Chronic migraine, comorbidity and socioeconomic deprivation: cross-sectional analysis of a large nationally representative primary care database

McLean, G. and Mercer, S. W. (2017) Chronic migraine, comorbidity and socioeconomic deprivation: cross-sectional analysis of a large nationally representative primary care database. Journal of Comorbidity, 7(1), pp. 89-95. (doi:10.15256/joc.2017.7.114)

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Abstract

Background: Chronic migraine is common but there is limited knowledge on associated comorbidities. Objectives: To examine mental and physical comorbidities in chronic migraine and the influence of socioeconomic status in a large, nationally representative dataset. Design: Analysis of cross-sectional primary healthcare data from 1,468,404 adults in Scotland. Chronic migraine, 31 other physical conditions, and seven mental health conditions we examined. Prevalence rates were standardized by age groups, sex, and socioeconomic deprivation, and adjusted odds ratio (aOR) and 95% confidence intervals (CI) calculated for those with chronic migraine compared with those without. Results: Chronic migraine patients had more conditions, with the biggest difference found for five or more conditions (chronic migraine 11.7% vs. controls 4.9%; aOR 3.00; 95% CI 2.78–3.22). Twenty-five of the 31 physical conditions were significantly more prevalent in the chronic migraine group. The biggest difference was for chronic pain (aOR 4.33; 95% CI 4.12–4.55). For mental health conditions, the biggest differences were for anxiety (aOR 2.95; 95% CI 2.76–31.5) and depression (aOR 2.94; 95% CI 2.81–3.08). Increasing deprivation was associated with more severe and complex comorbidity (five or more conditions), and with more combined mental and physical comorbidity in the chronic migraine group. Conclusions: In a large nationally representative sample in primary care, comorbidity was most common in those with chronic migraine compared with standardized controls, and this was exacerbated by living in areas of higher deprivation.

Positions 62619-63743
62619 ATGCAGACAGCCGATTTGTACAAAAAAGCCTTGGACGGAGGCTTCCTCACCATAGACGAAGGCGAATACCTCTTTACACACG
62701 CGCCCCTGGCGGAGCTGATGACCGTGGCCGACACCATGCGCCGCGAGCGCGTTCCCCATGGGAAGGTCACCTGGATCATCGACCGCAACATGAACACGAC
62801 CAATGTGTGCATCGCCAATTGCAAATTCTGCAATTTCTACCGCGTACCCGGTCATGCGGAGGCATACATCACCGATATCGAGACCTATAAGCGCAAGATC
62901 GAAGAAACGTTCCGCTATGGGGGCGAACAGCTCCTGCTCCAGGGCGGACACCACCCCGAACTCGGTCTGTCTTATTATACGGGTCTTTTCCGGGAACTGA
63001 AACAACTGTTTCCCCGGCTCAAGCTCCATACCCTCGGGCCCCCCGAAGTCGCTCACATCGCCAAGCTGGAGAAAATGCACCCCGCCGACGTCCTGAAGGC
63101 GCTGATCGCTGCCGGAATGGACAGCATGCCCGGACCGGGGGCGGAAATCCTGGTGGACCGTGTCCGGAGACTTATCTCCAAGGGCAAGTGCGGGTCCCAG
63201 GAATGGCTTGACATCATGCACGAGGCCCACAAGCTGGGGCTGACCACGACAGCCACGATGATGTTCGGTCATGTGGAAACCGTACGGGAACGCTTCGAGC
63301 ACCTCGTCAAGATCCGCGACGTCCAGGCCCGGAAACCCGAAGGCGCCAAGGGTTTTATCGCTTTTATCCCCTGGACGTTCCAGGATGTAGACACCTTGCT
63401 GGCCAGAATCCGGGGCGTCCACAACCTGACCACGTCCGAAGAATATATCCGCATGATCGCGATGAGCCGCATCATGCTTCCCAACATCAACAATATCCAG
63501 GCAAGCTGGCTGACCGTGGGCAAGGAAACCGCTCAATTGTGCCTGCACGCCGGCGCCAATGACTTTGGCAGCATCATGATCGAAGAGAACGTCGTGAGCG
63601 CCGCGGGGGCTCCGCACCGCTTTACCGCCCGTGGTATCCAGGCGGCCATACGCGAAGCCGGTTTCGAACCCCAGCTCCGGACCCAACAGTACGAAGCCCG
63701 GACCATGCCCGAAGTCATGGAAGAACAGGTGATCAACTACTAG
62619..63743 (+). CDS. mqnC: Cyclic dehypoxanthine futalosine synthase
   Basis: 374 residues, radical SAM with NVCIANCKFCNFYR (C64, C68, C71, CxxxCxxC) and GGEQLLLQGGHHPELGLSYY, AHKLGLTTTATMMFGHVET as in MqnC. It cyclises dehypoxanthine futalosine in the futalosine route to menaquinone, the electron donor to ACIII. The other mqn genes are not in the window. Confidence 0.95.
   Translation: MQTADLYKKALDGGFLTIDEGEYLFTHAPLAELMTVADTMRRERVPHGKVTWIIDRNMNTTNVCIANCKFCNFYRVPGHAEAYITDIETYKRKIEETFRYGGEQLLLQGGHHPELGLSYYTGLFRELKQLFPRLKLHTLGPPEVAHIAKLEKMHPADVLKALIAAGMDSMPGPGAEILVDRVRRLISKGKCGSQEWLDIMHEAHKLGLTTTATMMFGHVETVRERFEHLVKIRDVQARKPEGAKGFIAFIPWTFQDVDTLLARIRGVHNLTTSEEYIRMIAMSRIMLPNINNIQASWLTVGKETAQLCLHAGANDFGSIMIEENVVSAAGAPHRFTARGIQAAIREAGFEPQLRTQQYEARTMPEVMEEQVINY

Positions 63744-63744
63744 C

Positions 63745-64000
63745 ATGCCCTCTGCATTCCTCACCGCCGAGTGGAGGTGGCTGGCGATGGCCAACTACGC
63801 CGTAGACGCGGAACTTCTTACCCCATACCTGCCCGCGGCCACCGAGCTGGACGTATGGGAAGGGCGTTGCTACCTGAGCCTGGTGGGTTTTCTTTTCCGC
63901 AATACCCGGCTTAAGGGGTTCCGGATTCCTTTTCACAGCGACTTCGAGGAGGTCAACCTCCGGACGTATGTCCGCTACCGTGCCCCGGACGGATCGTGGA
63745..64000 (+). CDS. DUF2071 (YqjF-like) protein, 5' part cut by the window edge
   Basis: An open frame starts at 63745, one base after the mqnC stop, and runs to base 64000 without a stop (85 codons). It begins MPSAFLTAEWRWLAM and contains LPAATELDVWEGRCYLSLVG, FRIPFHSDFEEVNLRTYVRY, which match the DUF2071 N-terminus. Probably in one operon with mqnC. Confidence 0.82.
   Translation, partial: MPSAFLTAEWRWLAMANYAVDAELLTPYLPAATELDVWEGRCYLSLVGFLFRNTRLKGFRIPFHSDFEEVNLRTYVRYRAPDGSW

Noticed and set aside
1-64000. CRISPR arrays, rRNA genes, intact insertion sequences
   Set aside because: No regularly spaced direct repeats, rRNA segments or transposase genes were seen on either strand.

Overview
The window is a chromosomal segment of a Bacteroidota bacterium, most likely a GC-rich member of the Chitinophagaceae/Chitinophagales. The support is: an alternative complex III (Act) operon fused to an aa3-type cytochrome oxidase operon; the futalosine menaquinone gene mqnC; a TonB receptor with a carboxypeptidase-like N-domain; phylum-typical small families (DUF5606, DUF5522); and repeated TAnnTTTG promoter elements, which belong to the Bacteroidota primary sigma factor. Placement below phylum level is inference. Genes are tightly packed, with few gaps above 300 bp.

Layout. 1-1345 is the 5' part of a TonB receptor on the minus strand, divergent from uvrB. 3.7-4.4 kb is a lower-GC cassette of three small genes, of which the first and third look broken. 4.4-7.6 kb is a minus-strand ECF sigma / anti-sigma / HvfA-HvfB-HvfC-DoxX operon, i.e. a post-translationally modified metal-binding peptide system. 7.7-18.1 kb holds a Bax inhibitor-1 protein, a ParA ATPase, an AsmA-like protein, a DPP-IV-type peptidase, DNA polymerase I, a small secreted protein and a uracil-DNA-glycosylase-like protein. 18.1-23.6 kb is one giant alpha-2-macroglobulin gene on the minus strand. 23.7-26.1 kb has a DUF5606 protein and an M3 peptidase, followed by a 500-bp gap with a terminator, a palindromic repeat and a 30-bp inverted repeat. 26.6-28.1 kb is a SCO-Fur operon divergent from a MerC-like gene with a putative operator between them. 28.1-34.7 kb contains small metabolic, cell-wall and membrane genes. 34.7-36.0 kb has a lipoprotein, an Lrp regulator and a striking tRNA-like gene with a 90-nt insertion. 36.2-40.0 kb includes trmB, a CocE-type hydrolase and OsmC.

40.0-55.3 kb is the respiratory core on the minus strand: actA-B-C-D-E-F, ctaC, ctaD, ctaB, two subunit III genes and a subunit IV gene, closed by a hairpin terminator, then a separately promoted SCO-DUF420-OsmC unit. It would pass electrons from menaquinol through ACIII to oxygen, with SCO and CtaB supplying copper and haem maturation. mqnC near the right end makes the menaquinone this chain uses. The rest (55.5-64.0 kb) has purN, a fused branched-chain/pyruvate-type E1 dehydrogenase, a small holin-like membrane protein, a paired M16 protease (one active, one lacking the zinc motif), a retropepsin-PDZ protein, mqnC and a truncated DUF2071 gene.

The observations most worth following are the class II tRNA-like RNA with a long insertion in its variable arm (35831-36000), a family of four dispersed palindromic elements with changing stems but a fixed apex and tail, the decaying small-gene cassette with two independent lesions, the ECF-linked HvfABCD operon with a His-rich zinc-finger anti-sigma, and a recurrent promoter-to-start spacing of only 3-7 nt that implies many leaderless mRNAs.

Item Type:Articles
Status:Published
Refereed:Yes
Glasgow Author(s) Enlighten ID:McLean, Dr Gary and Mercer, Professor Stewart
Authors: McLean, G., and Mercer, S. W.
College/School:College of Medical Veterinary and Life Sciences > Institute of Health and Wellbeing > General Practice and Primary Care
College of Medical Veterinary and Life Sciences > Institute of Health and Wellbeing > Mental Health and Wellbeing
Journal Name:Journal of Comorbidity
Publisher:Swiss Medical Press
ISSN:2235-042X
ISSN (Online):2235-042X
Copyright Holders:Copyright © 2017 The Authors
First Published:First published in Journal of Comorbidity 7(1): 89-95
Publisher Policy:Reproduced under a Creative Commons license

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Project CodeAward NoProject NamePrincipal InvestigatorFunder's NameFunder RefLead Dept
477971Living Well with Multiple MorbidityStewart MercerChief Scientist office (CSO)ARPG/07/1IHW - GENERAL PRACTICE & PRIMARY CARE